original piano transcription of the Scherzo (Allegro Vivace) from Franz Schubert’s String Quartet No.15 in G major D 887
composition date: 1826
transcription date: 2011 (January 22)
partial piano solo transcription / arrangement, including only the 3rd, Scherzo movement: Allegro Vivace, in B minor
YouTube channel (embedded links below)
Schubert’s last quartet is an extraordinary composition, to say the obvious.
One day I decided to finally start listening to Schubert’s quartets, so I started with a CD by the Kodaly Quartet (Naxos) containing this quartet and an early work. “G major”, I read. Cool. I thought I was in for a broad, wonderful ride in mostly “major” mode when I pressed “play”. The ride was indeed broad and wonderful but in a totally different mood than I expected. I had never heard before a piece where major and minor modes were alternated so frequently. I quickly grew attached to it not only because of its musical depth, but also because of the human side I perceived. You see, I am a composer too and in some occasions I also used ruthless shifts major/minor/major/minor etc. but when I did that, it was to express total despair.
OK so TL;DR, fast forward a few years, I picked back the piece and challenged myself to transcribe the Scherzo. I had an I idea I could apply my usual technique of “alternated notes instead of repeated notes” but I wasn’t sure how much effective that would’ve been in this case. It turned out very effective. I was very pleased with the result and proud of myself when I completed this one.
I intentionally left a single passage (actually a single bar) with repeated notes as in the original, instead of alternated ones as during the whole transcription, at the very end; the effect is to emphasize the closure even more. Similarly in the middle of the first part there is a spot where chords take the place of alternated/repeated notes for a similar “shouted out” effect.
Finally let me blabber a bit about the original.
The movement is mastery all over, but I’m particularly impressed with the transition to the lullaby-like trio. The scherzo is in B minor and the trio begins on a repeated B… but it’s not the B of B minor anymore, it’s the B of G major, that is the major third. The harsh wintry wind lets up leaving warmth and peace to fill the scene. But the best is yet to come! After playing twice the G major theme, there is again a third-interval modulation, this time upwards: B major. Here we reach a hearth of pure Schubertian utopy. A tormented landscape painted in the first part is turned inside out (B minor to B major) and transformed in a singing idyll. The first part actually had a few bars in B major too but the effect here is totally different. Are we in front of a warm fireplace with our loved one? Are we on a flowery meadow in a warm day of Spring? Whatever the setting you imagine, your heart is now singing along the players. It’s at the same time a lullaby to soothe and a quiet “sursum corda” to stir up happiness.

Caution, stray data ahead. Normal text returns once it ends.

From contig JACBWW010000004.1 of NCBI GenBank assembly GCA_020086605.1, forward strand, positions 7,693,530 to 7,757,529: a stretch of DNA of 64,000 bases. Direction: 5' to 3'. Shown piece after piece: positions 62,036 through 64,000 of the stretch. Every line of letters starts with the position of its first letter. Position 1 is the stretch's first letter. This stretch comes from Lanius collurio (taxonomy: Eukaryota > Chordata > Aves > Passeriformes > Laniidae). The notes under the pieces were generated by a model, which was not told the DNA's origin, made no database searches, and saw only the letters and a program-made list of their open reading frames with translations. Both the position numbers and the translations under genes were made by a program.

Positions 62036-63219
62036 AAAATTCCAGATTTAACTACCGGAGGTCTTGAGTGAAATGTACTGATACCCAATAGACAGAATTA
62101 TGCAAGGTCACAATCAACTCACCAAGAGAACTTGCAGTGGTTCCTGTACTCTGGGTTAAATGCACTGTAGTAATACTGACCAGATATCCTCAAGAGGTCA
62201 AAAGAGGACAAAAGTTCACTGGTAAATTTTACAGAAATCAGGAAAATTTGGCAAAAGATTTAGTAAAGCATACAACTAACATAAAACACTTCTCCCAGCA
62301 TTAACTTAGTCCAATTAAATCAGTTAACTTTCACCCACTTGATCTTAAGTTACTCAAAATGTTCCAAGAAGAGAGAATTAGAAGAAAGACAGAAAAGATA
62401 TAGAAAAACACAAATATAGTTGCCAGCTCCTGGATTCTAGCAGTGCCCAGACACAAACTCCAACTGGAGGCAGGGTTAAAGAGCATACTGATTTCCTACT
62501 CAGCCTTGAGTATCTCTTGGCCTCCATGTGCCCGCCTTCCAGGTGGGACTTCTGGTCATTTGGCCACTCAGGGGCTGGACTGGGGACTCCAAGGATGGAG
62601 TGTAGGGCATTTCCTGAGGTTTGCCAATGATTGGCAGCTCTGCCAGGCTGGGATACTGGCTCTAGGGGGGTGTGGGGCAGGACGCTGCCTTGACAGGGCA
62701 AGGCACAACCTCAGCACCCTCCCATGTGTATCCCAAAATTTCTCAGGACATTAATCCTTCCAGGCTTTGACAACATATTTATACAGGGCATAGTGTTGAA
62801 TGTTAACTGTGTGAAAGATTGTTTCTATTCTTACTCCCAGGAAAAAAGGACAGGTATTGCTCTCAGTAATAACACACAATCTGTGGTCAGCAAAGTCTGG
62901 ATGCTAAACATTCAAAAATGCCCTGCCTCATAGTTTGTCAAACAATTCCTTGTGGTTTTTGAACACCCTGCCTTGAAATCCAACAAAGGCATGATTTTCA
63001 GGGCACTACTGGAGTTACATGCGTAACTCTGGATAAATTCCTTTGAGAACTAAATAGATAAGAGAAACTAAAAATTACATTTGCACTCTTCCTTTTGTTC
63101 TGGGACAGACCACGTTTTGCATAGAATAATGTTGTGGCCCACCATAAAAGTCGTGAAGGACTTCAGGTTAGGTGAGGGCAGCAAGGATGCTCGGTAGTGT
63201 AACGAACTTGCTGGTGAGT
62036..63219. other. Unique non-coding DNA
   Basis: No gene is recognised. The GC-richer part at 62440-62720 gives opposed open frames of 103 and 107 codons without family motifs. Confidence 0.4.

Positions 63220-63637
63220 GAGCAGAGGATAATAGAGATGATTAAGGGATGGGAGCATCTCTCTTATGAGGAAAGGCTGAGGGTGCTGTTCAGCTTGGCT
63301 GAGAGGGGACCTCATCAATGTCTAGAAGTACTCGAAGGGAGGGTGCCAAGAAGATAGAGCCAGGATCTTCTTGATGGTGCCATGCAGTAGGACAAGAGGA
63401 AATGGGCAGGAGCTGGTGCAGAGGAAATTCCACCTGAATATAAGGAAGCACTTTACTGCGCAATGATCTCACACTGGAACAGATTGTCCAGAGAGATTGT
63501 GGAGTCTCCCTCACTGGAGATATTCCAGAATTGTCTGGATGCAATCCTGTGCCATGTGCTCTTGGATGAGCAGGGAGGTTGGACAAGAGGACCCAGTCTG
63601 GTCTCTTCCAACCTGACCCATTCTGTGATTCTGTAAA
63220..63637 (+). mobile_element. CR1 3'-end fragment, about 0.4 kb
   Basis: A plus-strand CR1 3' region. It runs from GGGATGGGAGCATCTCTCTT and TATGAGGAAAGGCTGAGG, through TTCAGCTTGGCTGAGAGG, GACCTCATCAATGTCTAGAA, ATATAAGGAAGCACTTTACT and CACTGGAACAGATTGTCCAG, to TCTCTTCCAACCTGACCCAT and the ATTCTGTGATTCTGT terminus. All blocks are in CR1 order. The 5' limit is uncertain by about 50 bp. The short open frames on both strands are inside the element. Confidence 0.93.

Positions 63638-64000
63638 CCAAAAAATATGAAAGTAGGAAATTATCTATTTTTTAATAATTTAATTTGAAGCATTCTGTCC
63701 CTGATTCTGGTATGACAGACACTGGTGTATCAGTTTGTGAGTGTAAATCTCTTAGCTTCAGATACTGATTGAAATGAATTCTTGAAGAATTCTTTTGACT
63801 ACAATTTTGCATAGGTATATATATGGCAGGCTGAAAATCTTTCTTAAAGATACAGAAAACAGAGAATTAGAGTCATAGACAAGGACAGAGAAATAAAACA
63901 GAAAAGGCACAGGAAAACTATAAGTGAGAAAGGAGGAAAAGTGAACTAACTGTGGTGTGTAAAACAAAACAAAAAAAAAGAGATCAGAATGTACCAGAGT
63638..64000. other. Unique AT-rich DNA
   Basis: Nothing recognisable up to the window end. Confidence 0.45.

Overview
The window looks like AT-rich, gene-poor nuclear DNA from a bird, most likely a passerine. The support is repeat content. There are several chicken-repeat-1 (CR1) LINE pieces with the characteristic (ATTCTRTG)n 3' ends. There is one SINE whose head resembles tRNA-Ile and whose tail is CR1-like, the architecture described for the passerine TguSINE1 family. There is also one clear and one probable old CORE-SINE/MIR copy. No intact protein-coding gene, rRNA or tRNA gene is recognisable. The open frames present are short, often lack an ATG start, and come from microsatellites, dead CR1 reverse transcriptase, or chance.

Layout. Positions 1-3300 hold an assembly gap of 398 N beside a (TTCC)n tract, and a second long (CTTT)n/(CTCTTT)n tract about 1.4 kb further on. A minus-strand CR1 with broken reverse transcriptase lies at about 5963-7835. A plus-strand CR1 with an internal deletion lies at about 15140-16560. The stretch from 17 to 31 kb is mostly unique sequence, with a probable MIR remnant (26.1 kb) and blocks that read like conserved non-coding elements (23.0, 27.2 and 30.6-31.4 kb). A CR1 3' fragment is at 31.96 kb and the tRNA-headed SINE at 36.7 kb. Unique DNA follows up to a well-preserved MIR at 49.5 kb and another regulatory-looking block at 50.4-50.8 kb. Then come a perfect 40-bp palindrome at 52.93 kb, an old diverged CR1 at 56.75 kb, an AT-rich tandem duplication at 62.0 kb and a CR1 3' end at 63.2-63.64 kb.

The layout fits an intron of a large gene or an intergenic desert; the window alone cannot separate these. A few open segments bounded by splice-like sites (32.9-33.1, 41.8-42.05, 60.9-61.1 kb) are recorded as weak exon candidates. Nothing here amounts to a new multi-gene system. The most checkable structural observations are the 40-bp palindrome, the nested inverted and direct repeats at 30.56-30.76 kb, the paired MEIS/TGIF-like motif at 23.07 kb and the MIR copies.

It’s a lullaby for weary hearts, for everyone of us who are forced to face this harsh world every day. A lullaby for adults. It’s a composer’s magic, it’s Schubert magic. For a few seconds if anything, we can close our eyes and see paradise. For a few seconds, we can dream of being happy. And then, as with every dream true to its name, comes its end. The carillon slows down and stops on B – meanwhile we were brought back to G major without even noticing it. The fireplace turns to ash, clouds come hovering the meadows, we feel cold, we are back to reality. G is actually the herald of B minor in its more sinister note, the sixth. (I have always considered the sixth, not the seventh, to be the most tragic note of minor scales) And there we go again. For the happy end, we have to wait the fourth movement, and overcome an even more monumental rollercoaster.
Projects tbpt57 and tbpt75 (5 – 7 <-> 7 – 5) are both Scherzo movements from String Quartets.